This chapter evaluates the potential for the Preferred Alternative to contribute to cumulative effects on resources evaluated in this Tier 1 Final Environmental Impact Statement (Tier 1 Final EIS). The Council on Environmental Quality defines cumulative effects as:
"the impact on the environment which results from the incremental impact of the action when added to other past, present, and reasonably foreseeable future actions regardless of what agency (Federal or non-federal) or person undertakes such other actions (40 CFR section 1508.7)"
The Federal Railroad Administration (FRA) developed a methodology for assessing cumulative effects (see Volume 2, Appendix E.19). The assessment of cumulative effects broadly identifies and discloses the potential for additive effects of the Preferred Alternative when considered with other past, present, and reasonably foreseeable future actions on identified key resource areas presented in this Tier 1 Final EIS. Areas of concern for future consideration as the program advances are highlighted.
The programmatic level of detail provided by this Tier 1 Final EIS and the geographic extent of the Study Area presents challenges in presenting quantitative data in regards to assessing cumulative effects. As such, the FRA presents a qualitative assessment of the Preferred Alternative's potential to contribute to cumulative effects on key resources.
Implementation of the Preferred Alternative has the potential to contribute both positively and negatively to cumulative effects. The FRA identified key resources in this analysis based on information presented in Chapters 5, 6, and 7. Improvements to the rail network by the Preferred Alternative have the potential to bring substantial benefits to the transportation system of the Northeast. The greatest potential for the Preferred Alternative to contribute to adverse cumulative effects is where new segments are proposed. Response to population growth and the need for improved and larger infrastructure (e.g., roads, housing, utilities, and commercial areas) that result in conversion of land cover and uses is the greatest trend affecting resources throughout the Study Area.
The Study Area for NEC FUTURE includes a broad geographic area (Figure 7.20-1), stretching from Washington, D.C., in the south, to Boston, MA, in the north, and covering over 50,000 square miles. For purposes of this programmatic assessment, the FRA defines the potential geographic boundary for cumulative effects as the entire Study Area. The FRA recognizes that the geographic boundary for effects on some resources may extend beyond the Study Area to follow natural boundaries, such as hydrologic and ecological resources. Subsequent Tier 2 project studies will define more accurate geographic boundaries based on the resources identified.
Figure 7.20-1 : Affected Environment for Cumulative Effect
The horizon year for NEC FUTURE is 2040.1 Implementation of the Preferred Alternative is designed occur over decades (see Chapter 10, Phasing and Implementation); however, the effects of the improved service associated with the Preferred Alternative will be felt beyond 2040. The Preferred Alternative represents the "grow" vision described for Alternative 2 (presented in Volume 2, Chapter 4). This vision expands the role of rail service, reaches new markets, and provides capacity beyond projected growth.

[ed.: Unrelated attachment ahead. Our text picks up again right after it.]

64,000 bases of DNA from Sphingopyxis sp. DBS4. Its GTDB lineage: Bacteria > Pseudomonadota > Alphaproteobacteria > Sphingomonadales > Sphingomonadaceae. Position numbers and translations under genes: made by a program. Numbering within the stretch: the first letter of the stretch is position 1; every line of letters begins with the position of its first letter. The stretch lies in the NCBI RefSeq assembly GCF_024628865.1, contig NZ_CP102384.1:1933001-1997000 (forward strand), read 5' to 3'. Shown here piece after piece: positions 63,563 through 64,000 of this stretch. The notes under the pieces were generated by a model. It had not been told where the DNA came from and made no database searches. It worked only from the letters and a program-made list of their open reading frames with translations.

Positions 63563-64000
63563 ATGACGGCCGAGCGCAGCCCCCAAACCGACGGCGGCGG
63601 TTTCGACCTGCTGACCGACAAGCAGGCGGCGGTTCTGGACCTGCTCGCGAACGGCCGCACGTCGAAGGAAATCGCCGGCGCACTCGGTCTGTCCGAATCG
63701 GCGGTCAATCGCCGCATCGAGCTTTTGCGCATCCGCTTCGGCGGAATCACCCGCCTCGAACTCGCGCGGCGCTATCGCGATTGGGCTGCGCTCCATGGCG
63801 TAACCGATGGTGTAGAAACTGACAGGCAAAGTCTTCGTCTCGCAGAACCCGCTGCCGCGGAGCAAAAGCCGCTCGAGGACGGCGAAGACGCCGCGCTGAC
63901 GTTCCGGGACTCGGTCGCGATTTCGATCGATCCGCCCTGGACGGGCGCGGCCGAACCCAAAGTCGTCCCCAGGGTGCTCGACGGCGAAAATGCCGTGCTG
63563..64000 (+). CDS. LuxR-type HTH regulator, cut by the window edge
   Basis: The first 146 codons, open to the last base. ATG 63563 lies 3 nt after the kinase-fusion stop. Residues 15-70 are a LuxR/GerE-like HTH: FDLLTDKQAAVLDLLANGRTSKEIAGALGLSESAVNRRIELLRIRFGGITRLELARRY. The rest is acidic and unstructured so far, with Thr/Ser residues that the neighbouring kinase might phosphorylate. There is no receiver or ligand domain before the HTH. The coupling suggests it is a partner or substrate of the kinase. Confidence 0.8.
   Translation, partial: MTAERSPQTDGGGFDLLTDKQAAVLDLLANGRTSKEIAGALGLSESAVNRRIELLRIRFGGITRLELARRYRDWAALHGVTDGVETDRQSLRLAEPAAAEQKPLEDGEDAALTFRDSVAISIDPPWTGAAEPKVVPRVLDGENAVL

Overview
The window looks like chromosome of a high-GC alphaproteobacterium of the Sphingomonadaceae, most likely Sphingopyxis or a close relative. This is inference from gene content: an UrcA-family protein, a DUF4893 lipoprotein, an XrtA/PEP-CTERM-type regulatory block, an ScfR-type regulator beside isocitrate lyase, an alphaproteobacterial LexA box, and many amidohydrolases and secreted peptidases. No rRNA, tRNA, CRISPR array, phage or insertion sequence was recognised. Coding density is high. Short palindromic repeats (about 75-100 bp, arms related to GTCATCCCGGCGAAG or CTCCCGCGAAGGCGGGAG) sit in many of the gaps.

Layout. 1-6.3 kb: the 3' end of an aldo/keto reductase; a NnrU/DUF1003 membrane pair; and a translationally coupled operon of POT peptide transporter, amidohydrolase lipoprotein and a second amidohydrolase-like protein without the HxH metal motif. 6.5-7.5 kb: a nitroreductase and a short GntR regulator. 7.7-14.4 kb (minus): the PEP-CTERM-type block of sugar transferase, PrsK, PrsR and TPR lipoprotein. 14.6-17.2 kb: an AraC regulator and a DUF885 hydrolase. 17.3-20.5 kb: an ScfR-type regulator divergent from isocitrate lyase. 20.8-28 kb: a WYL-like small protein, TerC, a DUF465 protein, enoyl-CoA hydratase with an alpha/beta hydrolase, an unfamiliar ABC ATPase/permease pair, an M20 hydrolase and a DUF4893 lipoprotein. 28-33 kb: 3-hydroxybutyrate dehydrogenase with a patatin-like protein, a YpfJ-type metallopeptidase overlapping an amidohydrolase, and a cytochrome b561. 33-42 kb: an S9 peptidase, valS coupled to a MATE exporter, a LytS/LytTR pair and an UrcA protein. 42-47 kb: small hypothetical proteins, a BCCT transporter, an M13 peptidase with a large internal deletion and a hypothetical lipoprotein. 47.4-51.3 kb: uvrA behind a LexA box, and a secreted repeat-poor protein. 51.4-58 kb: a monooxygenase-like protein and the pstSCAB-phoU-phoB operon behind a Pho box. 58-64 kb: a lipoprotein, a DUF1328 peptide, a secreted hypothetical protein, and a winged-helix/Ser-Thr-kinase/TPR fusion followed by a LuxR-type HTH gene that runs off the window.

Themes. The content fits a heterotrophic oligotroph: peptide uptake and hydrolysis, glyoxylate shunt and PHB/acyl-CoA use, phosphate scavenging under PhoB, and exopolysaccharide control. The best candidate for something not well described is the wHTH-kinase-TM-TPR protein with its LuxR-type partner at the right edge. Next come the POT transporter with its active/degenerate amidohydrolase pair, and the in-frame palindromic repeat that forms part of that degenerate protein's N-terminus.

Key resources are those that have the greatest potential to be cumulatively affected by the Preferred Alternative.2 The FRA identified key resources for the cumulative effects analysis for the Preferred Alternative based on the analysis presented in this Tier 1 Final EIS (see Chapters 5, 6, and 7):
Past, present, and reasonably foreseeable future actions in this cumulative effects analysis include development in response to growth within the Study Area. Examples of these types of actions include real estate development, public/private infrastructure, and transportation. Table 7.20-1 provides examples of other transportation projects and non-transportation actions that represent past, present, and reasonably foreseeable future actions within the geographic boundaries defined for this cumulative effects analysis. It should be noted that the FRA has not quantified effects associated with this representative list of actions. However, given the context and the FRA's understanding of the Study Area, the FRA qualitatively presents potential effects associated with these types of actions.
|Category||Representative Actions (state)|
|Non-transportation: Large-scale Commercial &Residential||
Perhaps the greatest trend affecting resources within the Study Area is land development in response to a growing population. The Study Area is located in the Northeast region of the United States. The Northeast region is home to more than 51 million people and includes 4 of the 10 largest metropolitan areas in the United States: Washington, D.C., Philadelphia, New York City, and Boston. The density of development within the Northeast is similarly impressive, contributing 30 percent of the U.S. jobs on 2 percent of the nation's land area. By 2040, the Northeast is expected to add 7 million new residents. With this projected growth in population, comes increased real estate development activities and transportation infrastructure needs.
Pressure to serve transportation needs of a growing population has and will continue to result in land cover conversions of undeveloped land to developed land. Changes in land cover have far reaching effects on the built and natural environment - changing development patterns and loss or fragmentation of natural and cultural resources. These land cover conversions have the following further reaching effects on water resources: